By Ali Takata

It was about this time last year that I rediscovered Nikole Hannah-Jones. I was familiar with her articles, but this time was different. In November 2017, segregation simmered in the forefront of my mind because for two years my family and I had lived in a very segregated Texas city. It didn’t take long for me to notice the city’s east-west racial divide. Initially I thought the city was very white, but I quickly learned, it’s not very white – it’s VERY segregated.

IMG-2087.jpegAfter two years in our upper middle class, white, “good” neighborhood school on the west side, I began to dig deeper into school segregation and this city’s history. I learned that my city’s schools are not unique in that US schools are as segregated by race and class as they were in the 1970’s. Moreover, our schools are segregated by design and white/privileged parents reinforce school segregation with our choices. Knowing this, I could no longer reconcile my discomfort and outrage about school segregation with my choice for a privileged segregated school for my two daughters.

Now what? What do I do with this knowledge and my ambivalent feelings, especially since our girls loved their school?

In my quest for information and answers I found IntegratedSchools.org. Not only did this website talk about issues I had been contemplating, it suggested an actionable step – the Two Tour Pledge. I decided to take the Pledge and tour schools on the east side. Among the 23 elementary schools, the first school I chose had a GreatSchools score 10 AND was ethnically/racially/socioeconomically diverse, “School X”. I was intrigued. I also felt a desire to ease into a school tour by choosing a school that matched our current school rating. School X appeared to possess both top scores and racial integration.

On the morning of the tour, I waited in a crowded School X hallway with approximately 35 parents – some of whom knew each other and only three looked to be people of color. Clearly, these parents also saw the school’s impressive statistics. Based on my initial impression, School X seemed to be rapidly gentrifying. Oftentimes when white parents enter schools without being thoughtful and proactive about integration, it can feel like a takeover. I was leary.

I stayed for the tour in case my initial impression was wrong. During the more than two hour tour, I learned details one could not glean from a website or numbers.

It was a surprisingly informative, invaluable experience! As I had suspected, and as is common in gentrifying schools, despite the school’s demographics, the upper grades were mostly black and brown and the lower grades were mostly white. I would not send my girls to a school where my older daughter would have a racially integrated experience and my younger one would not.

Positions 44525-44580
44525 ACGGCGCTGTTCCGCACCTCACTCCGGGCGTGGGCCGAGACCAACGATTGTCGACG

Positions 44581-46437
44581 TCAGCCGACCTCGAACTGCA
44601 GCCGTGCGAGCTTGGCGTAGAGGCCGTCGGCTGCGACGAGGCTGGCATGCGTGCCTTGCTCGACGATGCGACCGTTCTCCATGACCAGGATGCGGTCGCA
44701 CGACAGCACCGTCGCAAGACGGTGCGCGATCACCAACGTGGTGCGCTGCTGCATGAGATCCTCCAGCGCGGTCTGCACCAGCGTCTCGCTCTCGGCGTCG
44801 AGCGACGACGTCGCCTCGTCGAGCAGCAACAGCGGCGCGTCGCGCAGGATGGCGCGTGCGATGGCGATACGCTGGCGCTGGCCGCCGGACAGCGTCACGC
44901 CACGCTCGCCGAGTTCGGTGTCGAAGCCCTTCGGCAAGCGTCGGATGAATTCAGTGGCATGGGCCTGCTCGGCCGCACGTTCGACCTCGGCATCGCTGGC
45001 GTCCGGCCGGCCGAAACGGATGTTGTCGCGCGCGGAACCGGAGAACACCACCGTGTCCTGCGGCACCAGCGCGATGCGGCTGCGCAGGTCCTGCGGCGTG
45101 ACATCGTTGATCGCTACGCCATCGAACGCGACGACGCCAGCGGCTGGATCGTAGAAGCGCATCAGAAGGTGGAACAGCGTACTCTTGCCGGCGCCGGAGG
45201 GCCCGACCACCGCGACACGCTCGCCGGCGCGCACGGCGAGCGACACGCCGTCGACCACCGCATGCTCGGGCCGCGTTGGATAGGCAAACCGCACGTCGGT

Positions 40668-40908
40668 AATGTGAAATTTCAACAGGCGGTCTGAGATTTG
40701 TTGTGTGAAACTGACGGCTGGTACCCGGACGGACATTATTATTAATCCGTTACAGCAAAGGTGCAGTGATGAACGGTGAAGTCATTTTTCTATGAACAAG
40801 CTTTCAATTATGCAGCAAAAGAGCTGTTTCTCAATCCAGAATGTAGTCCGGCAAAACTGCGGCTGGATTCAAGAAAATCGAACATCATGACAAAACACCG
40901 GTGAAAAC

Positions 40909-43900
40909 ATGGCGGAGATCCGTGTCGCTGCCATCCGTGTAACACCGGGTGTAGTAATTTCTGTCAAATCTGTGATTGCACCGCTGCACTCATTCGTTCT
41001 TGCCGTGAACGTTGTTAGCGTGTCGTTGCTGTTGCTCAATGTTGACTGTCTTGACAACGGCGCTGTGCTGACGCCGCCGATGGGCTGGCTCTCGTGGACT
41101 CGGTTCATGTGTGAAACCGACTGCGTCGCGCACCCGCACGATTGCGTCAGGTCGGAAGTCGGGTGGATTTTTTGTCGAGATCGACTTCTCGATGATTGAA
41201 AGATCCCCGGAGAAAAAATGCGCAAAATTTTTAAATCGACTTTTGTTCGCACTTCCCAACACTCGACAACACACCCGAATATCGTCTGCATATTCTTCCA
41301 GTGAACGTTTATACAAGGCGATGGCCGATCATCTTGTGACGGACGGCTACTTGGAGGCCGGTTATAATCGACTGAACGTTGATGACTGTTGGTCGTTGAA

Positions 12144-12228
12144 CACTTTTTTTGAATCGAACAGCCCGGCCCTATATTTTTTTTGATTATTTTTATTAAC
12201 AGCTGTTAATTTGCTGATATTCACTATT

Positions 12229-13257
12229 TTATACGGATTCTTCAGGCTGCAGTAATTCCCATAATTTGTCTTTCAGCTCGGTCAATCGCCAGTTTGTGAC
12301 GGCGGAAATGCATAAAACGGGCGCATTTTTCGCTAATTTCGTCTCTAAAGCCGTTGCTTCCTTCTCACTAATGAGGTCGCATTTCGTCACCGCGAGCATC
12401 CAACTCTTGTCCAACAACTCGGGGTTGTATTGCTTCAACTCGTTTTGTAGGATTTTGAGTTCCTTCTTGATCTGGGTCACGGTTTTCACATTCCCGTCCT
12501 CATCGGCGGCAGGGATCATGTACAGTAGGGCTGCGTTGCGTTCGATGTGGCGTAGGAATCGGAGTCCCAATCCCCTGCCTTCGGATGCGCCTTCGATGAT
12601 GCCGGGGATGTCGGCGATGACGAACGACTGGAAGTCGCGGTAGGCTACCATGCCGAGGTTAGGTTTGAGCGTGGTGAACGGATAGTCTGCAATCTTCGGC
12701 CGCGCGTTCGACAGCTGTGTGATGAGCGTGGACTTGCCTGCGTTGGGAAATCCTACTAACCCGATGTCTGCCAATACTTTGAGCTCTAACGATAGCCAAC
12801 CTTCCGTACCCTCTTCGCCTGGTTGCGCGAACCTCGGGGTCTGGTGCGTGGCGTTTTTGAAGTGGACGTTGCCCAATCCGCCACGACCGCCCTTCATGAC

After this first tour, I felt like I was on a mission. What could I learn about other schools that websites and statistics could not tell me? I was curious and in the following three weeks, I toured seven more schools. All the schools serve a student population that is 75% – 95% black and brown, and 69% – 97% economically disadvantaged. All the schools I toured had Great Schools scores ranging from 2 to 7. With each experience I learned tidbits of important information and witnessed incredible commitment, kindness, enthusiasm and leadership. I also learned about struggles and hardships. These illuminating tours provided a moment for me to look beyond the school stats and to see the faces inside the school.

After weeks of school exploration, my eyes were more open than ever and I looked at schools through a different lens. I could see that our education system very effectively perpetuates racial and economic inequities. Additionally, I wanted to stop contributing to these inequities with my choice for a white, segregated school.

When I started my journey in November 2017, I had no intention of leaving the comfort of our upper middle class, mostly white elementary school. But I needed to make a change. After a few discussions with my spouse, we decided to transfer our two daughters to an elementary school on the east side. They now attend a Great Schools rated 4 school that is nearly 90% black and brown and economically disadvantaged. While their new school is different in many ways both my girls are doing incredibly well, academically and socially. And I finally feel like I am living my values.

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Throughout this process, I learned that the choices of white and privileged parents are not inconsequential. We can choose to uphold an unjust school system or we can do our small part to chip away at the injustice. I feel grateful for Integrated Schools’ Two Tour Pledge. It was the push I needed. The Pledge showed me that I can do something about school segregation. I made that choice. Maybe you can too. Join me in taking the Two Tour Pledge!

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